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Times 4 Oct 07
Golf could be the next big thing for tourism
By Leonard Lim
AFTER going all out to woo the meetings and conventions segment as well as weekend visitors, chasing the golf tourism dollar could be the next money-spinner for Singapore.
The Republic has the potential to be a top golfing holiday destination, and this is a market waiting to be tapped, say tourism and golf industry insiders.
'I'm a golfer myself and I say why not, it's possible to market ourselves that way,' said Mr Robert Khoo, chief executive of the National Association of Travel Agents Singapore (Natas).
'Thailand and Australia, for instance, are doing very well in this. It would be a good way to expand our inbound traffic.'
In July, the Urban Redevelopment Authority permitted golf clubs to build hotels on their premises, with Singapore seeing ever-increasing tourism arrivals.
Jurong Country Club (JCC) and Laguna National Golf and Country Club have received approval. Their targeted opening date? 2010.
But, apart from helping alleviate the Republic's growing hotel room crunch, the clubs' hotels could also host well-heeled visitors keen to try out the award-winning courses.
Sentosa Golf Club's Serapong, for instance, was voted one of Asia's top five championship courses by Asian Golf Monthly last year.
Laguna's Masters and Classic courses have also been ranked among the best in the world by Golf Digest International.
And the value of golf tourism is undeniable, noted the July issue of Asian Golf Monthly.
According to figures released by the Tourism Authority of Thailand (TAT), about 350,000 visitors played golf in Thailand and contributed almost 6.2 billion baht (S$268 million) to the economy in 2002.
The draw: the country has more than six world-class golfing venues in cities like Bangkok, Chiang Mai, Chiang Rai, Hua Hin, and even Kanchanaburi and Pattaya. These include Bangkok's Thai Country Club and Alpine Golf and Sports Club, Phuket's famed Blue Canyon Country Club, the Laem Chabang International Country Club and Pattaya's St Andrews 2000 Golf Club.
This year, Thailand, voted Asia's Best Golfing Destination in the Asian Golf Monthly Awards for seven years in succession, is hoping to welcome over a million golfers, generating an estimated 18.45 billion baht in revenue.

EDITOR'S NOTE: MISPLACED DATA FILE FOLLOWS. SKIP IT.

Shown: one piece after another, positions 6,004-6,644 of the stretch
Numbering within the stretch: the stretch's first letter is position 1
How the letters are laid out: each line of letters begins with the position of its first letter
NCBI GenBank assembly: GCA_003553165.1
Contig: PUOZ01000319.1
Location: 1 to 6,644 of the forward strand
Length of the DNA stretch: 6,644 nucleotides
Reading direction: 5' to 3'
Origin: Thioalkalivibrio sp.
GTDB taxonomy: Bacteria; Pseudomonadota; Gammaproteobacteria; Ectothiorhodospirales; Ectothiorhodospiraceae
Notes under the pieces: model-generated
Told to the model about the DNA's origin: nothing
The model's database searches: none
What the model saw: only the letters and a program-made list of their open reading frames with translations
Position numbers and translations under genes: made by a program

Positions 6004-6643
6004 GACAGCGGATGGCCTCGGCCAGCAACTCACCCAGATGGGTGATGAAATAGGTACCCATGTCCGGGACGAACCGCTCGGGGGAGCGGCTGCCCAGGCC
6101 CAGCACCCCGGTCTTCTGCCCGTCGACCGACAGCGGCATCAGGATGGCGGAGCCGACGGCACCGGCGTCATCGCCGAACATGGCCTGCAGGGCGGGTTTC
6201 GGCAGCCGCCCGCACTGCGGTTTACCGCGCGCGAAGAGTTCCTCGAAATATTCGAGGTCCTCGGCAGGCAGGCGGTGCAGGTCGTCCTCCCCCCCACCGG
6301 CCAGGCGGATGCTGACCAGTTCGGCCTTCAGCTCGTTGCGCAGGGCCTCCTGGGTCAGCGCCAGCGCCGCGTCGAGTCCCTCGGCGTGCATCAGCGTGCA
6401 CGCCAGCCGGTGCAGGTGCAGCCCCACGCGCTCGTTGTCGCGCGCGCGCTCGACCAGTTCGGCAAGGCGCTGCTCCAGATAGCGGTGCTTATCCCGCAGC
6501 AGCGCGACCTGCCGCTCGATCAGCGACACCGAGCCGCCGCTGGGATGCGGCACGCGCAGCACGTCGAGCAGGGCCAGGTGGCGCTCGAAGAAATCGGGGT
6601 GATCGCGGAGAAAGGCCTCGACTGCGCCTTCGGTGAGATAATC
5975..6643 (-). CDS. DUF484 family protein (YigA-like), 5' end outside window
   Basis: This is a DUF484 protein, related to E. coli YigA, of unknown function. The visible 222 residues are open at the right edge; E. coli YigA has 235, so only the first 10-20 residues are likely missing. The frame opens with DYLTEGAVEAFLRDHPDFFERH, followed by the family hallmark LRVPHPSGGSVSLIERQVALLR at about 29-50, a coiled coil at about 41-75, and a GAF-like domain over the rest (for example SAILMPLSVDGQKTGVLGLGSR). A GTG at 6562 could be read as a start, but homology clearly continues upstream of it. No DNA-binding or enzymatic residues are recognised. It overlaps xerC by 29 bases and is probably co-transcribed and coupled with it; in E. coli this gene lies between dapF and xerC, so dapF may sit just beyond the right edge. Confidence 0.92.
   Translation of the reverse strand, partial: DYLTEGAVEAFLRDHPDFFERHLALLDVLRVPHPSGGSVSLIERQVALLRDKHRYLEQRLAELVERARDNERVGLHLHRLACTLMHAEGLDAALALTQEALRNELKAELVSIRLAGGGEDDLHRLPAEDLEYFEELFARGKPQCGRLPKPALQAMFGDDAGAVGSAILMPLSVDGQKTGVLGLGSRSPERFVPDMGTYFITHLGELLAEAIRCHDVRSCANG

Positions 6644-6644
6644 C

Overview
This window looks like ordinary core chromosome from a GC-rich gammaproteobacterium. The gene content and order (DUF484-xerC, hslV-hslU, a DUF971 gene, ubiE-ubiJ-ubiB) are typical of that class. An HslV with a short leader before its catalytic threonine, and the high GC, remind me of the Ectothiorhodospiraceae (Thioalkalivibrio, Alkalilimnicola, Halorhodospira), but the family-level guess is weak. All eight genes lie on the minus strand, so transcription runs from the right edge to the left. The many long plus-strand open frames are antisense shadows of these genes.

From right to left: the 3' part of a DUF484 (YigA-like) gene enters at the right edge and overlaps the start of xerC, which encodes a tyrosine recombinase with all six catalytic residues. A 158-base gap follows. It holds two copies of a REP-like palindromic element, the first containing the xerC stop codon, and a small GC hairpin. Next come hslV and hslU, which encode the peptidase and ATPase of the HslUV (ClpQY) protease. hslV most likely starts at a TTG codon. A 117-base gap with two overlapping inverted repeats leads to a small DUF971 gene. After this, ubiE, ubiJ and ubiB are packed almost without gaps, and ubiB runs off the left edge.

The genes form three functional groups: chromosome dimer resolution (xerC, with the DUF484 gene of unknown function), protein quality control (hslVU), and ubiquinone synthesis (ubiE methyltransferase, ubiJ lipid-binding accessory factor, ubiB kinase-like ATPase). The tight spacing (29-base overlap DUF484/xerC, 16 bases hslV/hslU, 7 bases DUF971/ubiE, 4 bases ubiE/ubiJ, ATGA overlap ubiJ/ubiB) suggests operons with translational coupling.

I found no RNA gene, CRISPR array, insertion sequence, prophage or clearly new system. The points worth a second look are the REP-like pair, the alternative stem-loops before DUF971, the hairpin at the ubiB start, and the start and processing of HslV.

Mr Chew Tiong Heng, the Singapore Tourism Board's director for international marketing, said the STB already promotes golf as one of many leisure and sports activities here, but there is potential for further development.
'We have been looking at golf as a potential draw for visitors and considering if we can develop golf-themed visitor packages, similar to how we currently offer packages based on themes such as food, shopping and the arts,' he said.
'Should the hotels in clubs come about, golf-related promotions and packages will become even more compelling products that we can consider.'
Mr Ram Samtani, general manager of Ramesh Travel Services, said it was an ideal time to ride on developments like next February's inaugural HSBC women's Champion of Champions tournament at Laguna and other top competitions Singapore is hosting.
Indeed, the Republic is becoming one of the top venues in the region for prestigious golf tournaments.
In 2005 and 2006, the likes of Annika Sorenstam and Paula Creamer were here for the Lexus Cup, a Ryder Cup-style event pitting 12 Asian stars against 12 international ones.
Meanwhile, the latest edition of the US$4 million (S$5.93 million) Barclays Singapore Open next month will feature four of the world's top 10 players: No. 2 Phil Mickelson, Ernie Els (5th), defending champion Adam Scott (6th) and K. J. Choi (9th).
However, Mr Samtani cautioned: 'We shouldn't market Singapore as a golfing destination alone. It's not an economical affair that way.'
'If we bundle it with the attractions of Singapore's vibrant shopping scene and nightlife, for instance, it'll definitely work.'
Regionally, Singapore is believed to be the only country offering golf under the stars - a novelty golfers say could be a draw for tourists.
Also, said JCC general manager Peter Goh, ' certain clubs do have spare capacity, especially during off-peak periods like weekday mornings, which tourists can make use of',
But Mr Mervin Nambiar, 59, a sales director based in Hong Kong who travels extensively in the region for business and golf, thinks price could be Singapore's downfall.
'It's so much cheaper in Johor, for instance. For less than RM100 (S$43.50), you can play a round and get a good buffet meal after that,' he said.
A round of golf at local courses costs between $100 and $150.
Mr Nicklaus D'Cruz, chief executive officer of the Organisation of Asian Amateur Golfers, begs to differ.
He says cheaper courses like those on Bintan have mainly been set up for Singaporeans who want a cheap round of golf, adding: 'I wouldn't even consider them competition.'
He cited top courses like Spyglass Hill in the United States. It commands fees of around US$400 a round, but is still a top golfing destination.
Mr Nambiar and others acknowledge that Singapore's safety, accessibility to the city centre and comprehensive facilities are plus points.
One barrier, however, is that most courses are still almost exclusively for members' use, unlike most in Thailand or Malaysia, which are open to the public.
Only a few, like Sentosa and Marina Bay, cater to walk-in golfers.
'If courses are more accepting of tourists and open themselves to public use, then there won't be a problem,' said Hong Kong-based James Stewart, who has travelled extensively in the region as a player on the Asian Tour.
'Golfers would like to mix it up if they come, and not play on the same course every day. 'Take Sentosa. It's well set up and welcomes overseas visitors. If other courses can follow their lead, that'd be great.'
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